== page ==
- Due diligence process:For managing applicable third party vendor relationships;
- Employee training: Program that incorporates policies for official, work-related use of social media, and potentially for other uses of social media, including listing prohibited activities;
- Oversight process: For monitoring data posted to third party social media sites;
- Audit and compliance: To ensure ongoing compliance; and
- Reporting parameters: To evaluate the effectiveness of social media against defined goals.
What are the key areas of concern?
Compliance and legal risks: Banking and consumer laws must be followed, even in the social media space
- Deposit/lending products
1. A lending advertisement mentioning APY or bonus has certain requirements under the Truth in Lending Act. A link to the full disclosures can be provided in social media.
2. A creditor must preserve prescreened solicitations made through social media, as required by the Equal Credit Opportunity Act Regulation B.
- Bank Secrecy Act/Anti-Money Laundering
An e-banking product offered or conducted through social media is subject to the BSA/AML policies that apply to all customers, products and services.
- Payment systems
If social media is used to facilitate a consumer’s payment transactions all laws, regulations and industry rules apply such as the Electronic Fund Transfer Act/Regulation E, UCC, the Expedited Funds Availability Act Regulation CC and PCI DSS.
- Community Reinvestment Act (CRA)
If a depository institution is subject to the CRA and must maintain specific items in a public file, its policies and procedures should include monitoring social media sites.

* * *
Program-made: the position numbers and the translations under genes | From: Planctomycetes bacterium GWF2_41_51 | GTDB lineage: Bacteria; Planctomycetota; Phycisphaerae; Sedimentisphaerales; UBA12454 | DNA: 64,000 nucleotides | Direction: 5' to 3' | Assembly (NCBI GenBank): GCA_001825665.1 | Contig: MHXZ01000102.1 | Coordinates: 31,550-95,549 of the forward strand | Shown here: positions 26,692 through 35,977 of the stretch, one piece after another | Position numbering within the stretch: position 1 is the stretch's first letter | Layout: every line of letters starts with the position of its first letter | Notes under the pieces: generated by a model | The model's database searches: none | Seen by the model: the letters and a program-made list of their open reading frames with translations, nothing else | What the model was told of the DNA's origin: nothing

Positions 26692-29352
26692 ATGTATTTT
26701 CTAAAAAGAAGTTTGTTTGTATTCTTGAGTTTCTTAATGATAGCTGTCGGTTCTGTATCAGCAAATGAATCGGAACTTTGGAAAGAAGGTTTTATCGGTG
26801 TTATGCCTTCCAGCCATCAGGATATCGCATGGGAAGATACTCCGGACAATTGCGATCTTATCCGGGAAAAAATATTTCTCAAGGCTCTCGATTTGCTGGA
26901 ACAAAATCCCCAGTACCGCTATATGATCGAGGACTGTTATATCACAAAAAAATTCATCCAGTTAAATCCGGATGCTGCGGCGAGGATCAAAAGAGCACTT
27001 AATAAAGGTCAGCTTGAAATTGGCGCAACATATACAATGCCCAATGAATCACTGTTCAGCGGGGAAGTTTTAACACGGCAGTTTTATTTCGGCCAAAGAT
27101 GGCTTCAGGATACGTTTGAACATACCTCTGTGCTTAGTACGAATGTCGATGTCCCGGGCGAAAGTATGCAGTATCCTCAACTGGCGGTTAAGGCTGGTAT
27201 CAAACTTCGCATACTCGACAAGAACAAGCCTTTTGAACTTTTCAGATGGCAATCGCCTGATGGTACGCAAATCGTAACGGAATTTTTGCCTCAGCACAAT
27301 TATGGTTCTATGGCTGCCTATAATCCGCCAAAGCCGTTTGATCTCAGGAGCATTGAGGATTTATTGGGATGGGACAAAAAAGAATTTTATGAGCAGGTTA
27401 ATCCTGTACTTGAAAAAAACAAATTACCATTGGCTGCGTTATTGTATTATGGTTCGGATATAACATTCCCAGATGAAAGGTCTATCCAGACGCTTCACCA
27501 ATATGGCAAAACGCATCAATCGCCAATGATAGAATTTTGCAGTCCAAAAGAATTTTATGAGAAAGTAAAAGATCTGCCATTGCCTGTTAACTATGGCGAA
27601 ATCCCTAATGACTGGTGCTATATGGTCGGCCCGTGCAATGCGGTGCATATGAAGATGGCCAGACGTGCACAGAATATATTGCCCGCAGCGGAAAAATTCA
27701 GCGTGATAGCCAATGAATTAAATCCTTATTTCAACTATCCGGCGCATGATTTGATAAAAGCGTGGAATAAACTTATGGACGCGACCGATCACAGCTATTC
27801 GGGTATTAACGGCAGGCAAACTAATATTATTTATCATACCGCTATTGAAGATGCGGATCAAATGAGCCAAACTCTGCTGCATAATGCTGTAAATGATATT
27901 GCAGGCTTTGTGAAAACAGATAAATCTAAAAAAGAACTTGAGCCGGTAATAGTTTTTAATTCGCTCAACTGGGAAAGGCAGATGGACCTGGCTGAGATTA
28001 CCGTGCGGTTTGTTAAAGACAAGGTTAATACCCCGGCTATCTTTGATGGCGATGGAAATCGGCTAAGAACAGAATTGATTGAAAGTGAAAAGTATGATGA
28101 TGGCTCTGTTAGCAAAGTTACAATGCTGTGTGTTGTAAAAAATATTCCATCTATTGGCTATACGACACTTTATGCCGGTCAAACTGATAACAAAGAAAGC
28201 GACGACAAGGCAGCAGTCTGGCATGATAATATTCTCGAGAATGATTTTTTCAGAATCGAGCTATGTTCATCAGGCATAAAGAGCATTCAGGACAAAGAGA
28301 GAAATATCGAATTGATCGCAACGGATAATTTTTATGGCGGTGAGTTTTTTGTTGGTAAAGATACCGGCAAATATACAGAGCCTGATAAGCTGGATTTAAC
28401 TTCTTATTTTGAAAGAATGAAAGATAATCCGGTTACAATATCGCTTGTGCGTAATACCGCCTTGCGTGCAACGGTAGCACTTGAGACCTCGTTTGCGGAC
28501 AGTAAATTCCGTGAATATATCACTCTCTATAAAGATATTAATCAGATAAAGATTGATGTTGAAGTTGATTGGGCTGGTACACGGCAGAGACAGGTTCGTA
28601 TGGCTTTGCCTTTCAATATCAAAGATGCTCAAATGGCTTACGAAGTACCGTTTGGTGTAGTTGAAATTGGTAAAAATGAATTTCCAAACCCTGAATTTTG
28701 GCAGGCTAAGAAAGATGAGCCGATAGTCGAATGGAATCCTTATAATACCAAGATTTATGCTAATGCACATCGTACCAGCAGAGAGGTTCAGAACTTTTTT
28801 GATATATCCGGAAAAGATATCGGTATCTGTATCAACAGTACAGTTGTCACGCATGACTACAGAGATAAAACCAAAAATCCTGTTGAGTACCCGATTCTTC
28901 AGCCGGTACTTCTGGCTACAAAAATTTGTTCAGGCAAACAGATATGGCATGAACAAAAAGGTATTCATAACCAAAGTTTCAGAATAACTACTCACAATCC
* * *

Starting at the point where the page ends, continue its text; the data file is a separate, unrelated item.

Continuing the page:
1. If social media is part of your customers’ online account opening or use experience, Title V of the Gramm-Leach-Bliley Act will apply, which restricts use of personal information shared with third parties, and gives customers the option to opt out of the sharing of such information.
2. If a financial institution sends unsolicited communications to consumers through social media (e.g., spam or SMS text message) the CAN-SPAM Act and the Telephone Consumer Protection Act may govern.
- Fraud and brand identity
- Third party concerns
Financial institutions are responsible for monitoring the information they place on social media sites, even if delegated to a third party.
- Privacy concerns
Policies and procedures must address risks from receipt, use and sharing of consumer information on a social media.
- Consumer complaints and inquiries
The inherent nature of social media exposes a bank to reputation risks when users post critical or inaccurate statements.
- Employee use of social media sites
An employee’s use of social media, even through a personal account, may appear to a customer as reflecting the bank’s official policies.
- Use of information technology, including social media, requires identification, monitoring and management of risk of loss from inadequate or failed processes, people or systems.
- The incident response protocol for a data breach or account takeover needs to address social media risk.
This article originally appeared on BankDirector.com.